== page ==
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Child care assistance and nonstandard work schedules

Resource Type: Reports & Papers
Author(s): Rachidi, Angela
Date Issued: June, 2016
Description: Child care is a necessary work support for many American families, but can be prohibitively expensive for those with low incomes. The federal government provides assistance through direct child care subsidies, but only a fraction of eligible families are in receipt. One factor that may limit access to child care assistance is work schedule. Research suggests that mothers with nonstandard work schedules use relative care more and day care centers less than those with standard work schedules. Research also shows that child care subsidies are disproportionately used for day care centers. This suggests that mothers who work nonstandard schedules may be less likely to receive child care assistance, but little empirical work addresses this question directly. Using data from a cohort of urban, unmarried mothers, this study explores the direct and indirect relationship between work schedule and receipt of child care assistance. The findings suggest that nonstandard work schedules reduce the odds of receiving child care assistance; a relationship mediated entirely by less day care center use among nonstandard schedule workers. The results imply that more flexible child care assistance is needed to meet the needs of these workers, possibly provided outside of the direct-subsidy system. (author abstract)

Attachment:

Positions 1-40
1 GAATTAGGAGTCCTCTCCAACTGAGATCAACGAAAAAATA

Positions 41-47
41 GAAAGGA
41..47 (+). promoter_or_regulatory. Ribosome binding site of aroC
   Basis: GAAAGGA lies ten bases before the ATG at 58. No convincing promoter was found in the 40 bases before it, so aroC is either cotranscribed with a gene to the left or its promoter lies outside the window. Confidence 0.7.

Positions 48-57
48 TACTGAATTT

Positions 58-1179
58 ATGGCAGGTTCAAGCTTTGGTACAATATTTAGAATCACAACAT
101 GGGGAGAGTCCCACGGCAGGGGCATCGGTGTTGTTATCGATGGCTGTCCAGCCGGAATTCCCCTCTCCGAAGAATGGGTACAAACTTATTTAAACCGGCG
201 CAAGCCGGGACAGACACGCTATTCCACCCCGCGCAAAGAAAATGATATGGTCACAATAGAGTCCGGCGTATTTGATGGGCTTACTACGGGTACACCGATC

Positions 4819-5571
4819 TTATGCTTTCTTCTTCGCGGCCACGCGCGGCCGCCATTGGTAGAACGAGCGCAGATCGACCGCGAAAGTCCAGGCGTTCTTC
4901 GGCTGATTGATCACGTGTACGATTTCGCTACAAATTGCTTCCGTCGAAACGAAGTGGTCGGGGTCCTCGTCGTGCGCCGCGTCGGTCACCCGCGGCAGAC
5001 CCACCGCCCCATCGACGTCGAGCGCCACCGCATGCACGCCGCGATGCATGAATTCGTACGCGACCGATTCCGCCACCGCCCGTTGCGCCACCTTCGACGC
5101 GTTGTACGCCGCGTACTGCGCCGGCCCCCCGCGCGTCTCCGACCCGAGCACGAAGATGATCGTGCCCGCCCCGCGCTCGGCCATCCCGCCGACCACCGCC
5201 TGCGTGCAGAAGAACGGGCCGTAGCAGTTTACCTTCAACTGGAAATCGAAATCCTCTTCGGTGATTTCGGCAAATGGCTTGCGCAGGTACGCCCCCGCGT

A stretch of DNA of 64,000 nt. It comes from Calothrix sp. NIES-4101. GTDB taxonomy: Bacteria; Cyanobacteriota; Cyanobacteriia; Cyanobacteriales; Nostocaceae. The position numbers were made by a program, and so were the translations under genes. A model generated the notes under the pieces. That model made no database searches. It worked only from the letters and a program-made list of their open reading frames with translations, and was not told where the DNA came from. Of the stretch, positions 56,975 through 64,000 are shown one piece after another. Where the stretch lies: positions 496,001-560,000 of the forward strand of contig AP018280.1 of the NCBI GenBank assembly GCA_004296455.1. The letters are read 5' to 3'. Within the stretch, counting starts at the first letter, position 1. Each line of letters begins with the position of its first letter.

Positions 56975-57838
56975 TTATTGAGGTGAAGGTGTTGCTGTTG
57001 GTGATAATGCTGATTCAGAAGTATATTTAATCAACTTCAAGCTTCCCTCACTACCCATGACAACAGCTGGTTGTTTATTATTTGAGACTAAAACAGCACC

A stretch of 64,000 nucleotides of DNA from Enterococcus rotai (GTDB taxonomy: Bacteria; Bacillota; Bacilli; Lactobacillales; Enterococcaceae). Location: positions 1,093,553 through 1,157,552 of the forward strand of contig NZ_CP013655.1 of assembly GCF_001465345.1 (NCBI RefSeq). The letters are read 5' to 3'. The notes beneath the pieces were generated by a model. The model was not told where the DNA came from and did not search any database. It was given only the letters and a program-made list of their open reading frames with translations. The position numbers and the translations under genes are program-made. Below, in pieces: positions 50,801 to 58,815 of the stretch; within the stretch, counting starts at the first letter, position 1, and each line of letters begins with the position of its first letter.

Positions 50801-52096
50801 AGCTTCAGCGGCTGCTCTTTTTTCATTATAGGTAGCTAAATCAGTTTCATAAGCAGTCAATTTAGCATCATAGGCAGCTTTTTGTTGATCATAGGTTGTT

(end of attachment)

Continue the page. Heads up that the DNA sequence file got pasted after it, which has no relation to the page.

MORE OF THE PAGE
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Journal Title: Children and Youth Services Review
Volume Number: 65
Issue Number:
Page Range: 104-111
Topics: Parents & Families > Parent/Family Practices and Structure > Families & Work

Policies > Child Care & Early Education Policies > Subsidies
Country: United States
ISSN: 0190-7409 Paper
1873-7765 Online
Peer Reviewed: yes
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Related Datasets

Fragile Families and Child Wellbeing Study, Public Use, United States, 1998-2017


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